“It was very loud, like fireworks,” Lamson said about the shots that rang out.

The two women are both runners who have been preparing for the Hartford Marathon Relay. Their training kicked in as they ran Sunday night, seeking some type of shelter.

“When you’re in that moment you don’t realize what’s happening,” Conlon said. They would hear shots and people would yell and everyone would drop to the ground. Then the shots would stop and they would run again.

“I just took Chelsea’s hand and we ran to the bleachers, plowed right through to the concession stand. We saw so many people trampled,” Conlon said. They were able to help a few get up.

Conlon and Lamson saw a back door open at the Tropicana, a South Beach-themed casino resort on the strip that was the closest building they could find to seek shelter. Conlon said they still had no idea what had happened, how many shooters there might be. She said that because the shots came from two different angles of the Mandalay Bay Resort, many thought there were multiple gunmen.

Inside the door of the Tropicana there was a man who had been shot, Conlon said. “We saw a gentleman lying there. Two women were helping him and trying to be calm,” she said.

Conlon said she and Lamson shoved their way into an elevator, knowing it was over the weight limit.

“By the grace of God there was a police officer in there,” Conlon said.

The officer, who was from California, told the people in the elevator that if they had nowhere to go they could come to his room to take cover. With many others, Conlon said she and Lamson took cover in the officer’s room where he immediately pulled down the shades and kept everything as dark as possible.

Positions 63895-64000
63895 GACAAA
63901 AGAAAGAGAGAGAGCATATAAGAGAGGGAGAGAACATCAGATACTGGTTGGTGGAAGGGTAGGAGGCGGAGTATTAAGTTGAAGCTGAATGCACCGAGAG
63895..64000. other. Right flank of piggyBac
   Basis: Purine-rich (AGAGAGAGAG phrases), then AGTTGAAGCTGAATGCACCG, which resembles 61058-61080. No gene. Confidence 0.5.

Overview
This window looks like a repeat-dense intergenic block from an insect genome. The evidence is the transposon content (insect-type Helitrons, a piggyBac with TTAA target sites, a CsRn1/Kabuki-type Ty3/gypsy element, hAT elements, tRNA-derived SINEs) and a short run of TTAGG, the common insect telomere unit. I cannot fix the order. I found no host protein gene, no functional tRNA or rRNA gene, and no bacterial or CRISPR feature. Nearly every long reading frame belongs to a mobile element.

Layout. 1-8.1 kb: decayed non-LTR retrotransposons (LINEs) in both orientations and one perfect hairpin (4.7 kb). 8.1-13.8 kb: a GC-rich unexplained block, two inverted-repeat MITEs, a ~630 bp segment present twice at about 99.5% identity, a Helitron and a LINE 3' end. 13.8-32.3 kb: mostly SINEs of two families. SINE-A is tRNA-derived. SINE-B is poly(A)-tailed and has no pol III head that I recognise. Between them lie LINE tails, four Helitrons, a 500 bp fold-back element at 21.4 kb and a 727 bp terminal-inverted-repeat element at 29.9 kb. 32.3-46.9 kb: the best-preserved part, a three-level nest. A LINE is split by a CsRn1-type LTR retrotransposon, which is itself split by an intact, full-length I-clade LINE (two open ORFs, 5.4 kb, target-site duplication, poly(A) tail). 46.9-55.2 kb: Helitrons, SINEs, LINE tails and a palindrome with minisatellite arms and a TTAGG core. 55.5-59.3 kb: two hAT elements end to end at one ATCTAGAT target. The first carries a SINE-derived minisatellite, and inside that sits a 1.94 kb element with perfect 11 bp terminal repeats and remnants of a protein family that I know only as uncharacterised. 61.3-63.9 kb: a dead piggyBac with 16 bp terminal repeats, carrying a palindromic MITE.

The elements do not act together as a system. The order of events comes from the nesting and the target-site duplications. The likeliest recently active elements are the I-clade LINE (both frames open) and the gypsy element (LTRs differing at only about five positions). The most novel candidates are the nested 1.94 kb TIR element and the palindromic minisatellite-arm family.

They turned on the TV intermittently to try to watch the news, but wanted to keep the room as dark as they could. Another police officer who was in the room had a scanner, and kept abreast of the situation, Conlon said.

All of the casinos in the area had been put into lockdown.

“I couldn’t talk, I kind of was emotional,” said Conlon. She had lost her glasses and she couldn’t see very well either. Lamson did most of the communicating with family and friends but Conlon said she spoke to her husband, Terry, who had been asleep back in West Hartford. Because it was after 1 a.m. Eastern time when the shooting started, many people on the East Coast had no idea anything happened until the next morning.